Thursday, world ministers meet in Washington in a historic effort to coordinate data from satellites to deep-sea floats to forecast the planet's environmental changes.
Like restaurateurs watching food-laden plates move from the kitchen to customers, scientists with the US Geological Survey have been watching - and measuring - nitrogen and phosphates pouring down the Mississippi and Atchafalaya rivers into the Gulf of Mexico.Skip to next paragraph
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While algae in the Gulf have been munching on these nutrients, a team of scientists has fed their measurements into computers and announced last Friday the first annual forecast for the Gulf's "dead zone" - a vast region of ocean deprived of dissolved oxygen as the area's algae population explodes, dies, and then decays.
For top federal officials here, the effort is a small-scale example of what they hope will grow into a coordinated, long-term international effort to monitor the environment planet-wide.
Thursday, ministers from 34 nations and several nongovernmental organizations are meeting at the State Department to lay the political foundation for pulling together disparate systems of sensors - from "floats" gathering data deep below the sea surface to satellites in Earth's orbit. The idea is to create a more tightly linked set of tools for tracking and forecasting environmental changes that can affect fisheries, agriculture, water resources, and climate.
If successful, the effort would be historic. Not since scientists around the world marshaled their efforts for a coordinated study of the planet during the International Geophysical Year, which began in July 1957 and involved 67 countries, has the global community put such a plan on the table.
But while a 21st-century global network will pay scientific dividends, "this is not a scientific hobbyhorse," says Vice Adm. Conrad Lautenbacher Jr. (ret.), who heads the US National Oceanic and Atmospheric Administration and is the lead US representative to today's Earth Observation Summit. Any network, he says, must be able to support efforts to provide useful forecasts - from the effects of solar storms on communications and climate to the emergence of harmful algae blooms along coasts to crucial shifts in the salinity of water in seaports, which effects the buoyancy of cargo ships.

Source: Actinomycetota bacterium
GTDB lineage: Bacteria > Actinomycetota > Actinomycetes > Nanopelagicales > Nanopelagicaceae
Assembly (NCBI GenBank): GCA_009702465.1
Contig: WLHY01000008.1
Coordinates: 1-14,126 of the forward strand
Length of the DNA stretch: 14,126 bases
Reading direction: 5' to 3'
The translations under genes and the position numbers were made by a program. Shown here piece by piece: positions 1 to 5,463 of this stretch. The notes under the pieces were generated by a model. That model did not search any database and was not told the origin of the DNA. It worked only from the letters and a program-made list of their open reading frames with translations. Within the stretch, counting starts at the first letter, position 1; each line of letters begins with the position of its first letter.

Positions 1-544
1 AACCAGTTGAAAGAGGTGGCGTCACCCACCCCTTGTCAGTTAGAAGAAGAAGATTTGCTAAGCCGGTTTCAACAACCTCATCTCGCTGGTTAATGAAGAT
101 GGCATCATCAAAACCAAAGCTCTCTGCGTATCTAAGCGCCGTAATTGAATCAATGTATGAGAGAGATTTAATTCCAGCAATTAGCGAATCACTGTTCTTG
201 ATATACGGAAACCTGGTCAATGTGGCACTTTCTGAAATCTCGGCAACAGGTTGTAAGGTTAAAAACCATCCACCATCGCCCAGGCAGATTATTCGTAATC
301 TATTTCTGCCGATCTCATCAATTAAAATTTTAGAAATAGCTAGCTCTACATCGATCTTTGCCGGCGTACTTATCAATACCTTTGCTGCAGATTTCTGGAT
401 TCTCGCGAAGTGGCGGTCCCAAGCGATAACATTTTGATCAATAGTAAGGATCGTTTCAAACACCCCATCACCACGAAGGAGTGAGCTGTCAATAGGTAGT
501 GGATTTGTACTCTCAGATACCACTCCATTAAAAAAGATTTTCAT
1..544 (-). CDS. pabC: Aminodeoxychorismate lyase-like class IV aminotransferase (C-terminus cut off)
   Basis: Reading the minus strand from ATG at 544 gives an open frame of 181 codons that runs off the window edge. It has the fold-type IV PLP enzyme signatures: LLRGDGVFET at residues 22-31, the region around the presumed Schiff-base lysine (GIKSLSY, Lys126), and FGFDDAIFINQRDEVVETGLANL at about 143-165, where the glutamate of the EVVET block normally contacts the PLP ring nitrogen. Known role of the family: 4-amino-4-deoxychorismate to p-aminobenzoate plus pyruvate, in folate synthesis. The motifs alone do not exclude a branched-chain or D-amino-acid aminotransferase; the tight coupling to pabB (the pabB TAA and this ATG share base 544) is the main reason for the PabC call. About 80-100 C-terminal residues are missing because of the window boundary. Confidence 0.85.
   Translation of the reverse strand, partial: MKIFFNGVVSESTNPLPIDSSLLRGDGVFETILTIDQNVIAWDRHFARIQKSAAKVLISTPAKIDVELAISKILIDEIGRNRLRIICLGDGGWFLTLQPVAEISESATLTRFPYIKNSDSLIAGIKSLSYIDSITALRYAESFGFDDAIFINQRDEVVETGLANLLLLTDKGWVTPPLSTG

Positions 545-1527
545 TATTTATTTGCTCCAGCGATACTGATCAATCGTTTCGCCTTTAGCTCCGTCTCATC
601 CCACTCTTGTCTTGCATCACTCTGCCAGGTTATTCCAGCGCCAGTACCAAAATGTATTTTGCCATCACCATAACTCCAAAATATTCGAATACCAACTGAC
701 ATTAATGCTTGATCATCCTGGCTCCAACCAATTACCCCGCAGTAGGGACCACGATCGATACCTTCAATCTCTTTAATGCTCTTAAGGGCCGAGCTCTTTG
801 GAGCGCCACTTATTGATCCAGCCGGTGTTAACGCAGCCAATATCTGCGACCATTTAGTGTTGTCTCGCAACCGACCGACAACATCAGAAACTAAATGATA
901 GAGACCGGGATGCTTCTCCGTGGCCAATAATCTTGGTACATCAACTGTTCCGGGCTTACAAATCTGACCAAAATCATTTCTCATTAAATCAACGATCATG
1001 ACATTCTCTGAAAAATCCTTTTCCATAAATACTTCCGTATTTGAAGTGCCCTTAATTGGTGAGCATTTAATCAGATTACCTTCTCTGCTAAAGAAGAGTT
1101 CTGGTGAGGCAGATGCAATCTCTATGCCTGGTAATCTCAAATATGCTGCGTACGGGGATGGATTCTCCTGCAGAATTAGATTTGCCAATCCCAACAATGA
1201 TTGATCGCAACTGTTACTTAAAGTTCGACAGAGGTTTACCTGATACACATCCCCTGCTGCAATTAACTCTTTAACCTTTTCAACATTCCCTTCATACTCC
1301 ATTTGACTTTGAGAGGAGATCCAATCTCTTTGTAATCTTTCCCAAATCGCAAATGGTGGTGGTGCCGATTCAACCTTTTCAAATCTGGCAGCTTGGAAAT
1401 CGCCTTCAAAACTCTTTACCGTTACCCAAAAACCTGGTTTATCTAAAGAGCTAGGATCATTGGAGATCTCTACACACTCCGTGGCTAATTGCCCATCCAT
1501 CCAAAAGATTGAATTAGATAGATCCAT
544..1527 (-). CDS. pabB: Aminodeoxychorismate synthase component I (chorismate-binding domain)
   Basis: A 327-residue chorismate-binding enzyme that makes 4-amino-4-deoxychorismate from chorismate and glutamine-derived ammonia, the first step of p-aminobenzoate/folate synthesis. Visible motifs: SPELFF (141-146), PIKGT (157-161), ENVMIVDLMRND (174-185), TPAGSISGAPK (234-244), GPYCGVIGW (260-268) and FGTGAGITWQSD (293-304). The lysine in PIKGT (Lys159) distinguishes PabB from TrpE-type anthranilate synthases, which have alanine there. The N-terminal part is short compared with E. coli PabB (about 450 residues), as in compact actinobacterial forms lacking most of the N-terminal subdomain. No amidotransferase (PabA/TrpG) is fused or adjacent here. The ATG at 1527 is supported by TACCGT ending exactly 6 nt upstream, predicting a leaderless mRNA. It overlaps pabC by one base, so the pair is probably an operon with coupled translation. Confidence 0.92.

The summit comes a week after the Bush administration unveiled its blueprint for reorganizing and setting priorities for federal climate-change research. It listed efforts to establish an international Earth-observation network as one of those initiatives.
Yet Admiral Lautenbacher points out that the concept of a global environmental observation network has a long pedigree, and it covers far more than elevation alone. For the past 20 to 30 years, he says, various scientific organizations have been interested in establishing what he terms "a Hubble Space Telescope for the Earth." Meanwhile, population growth, economic development, and the degradation they can bring to ecosystems have prompted increased interest in using an Earth-observation system to help manage the planet's resources.
Finally, watershed events like last year's summit on sustainable development in Johannesburg and the growing recognition that environmental problems are no respecters of international boundaries have helped pave the way politically.
"The confluence of these things makes this an interesting period, and a time when we're ready" for a truly international environmental monitoring effort, Lautenbacher says.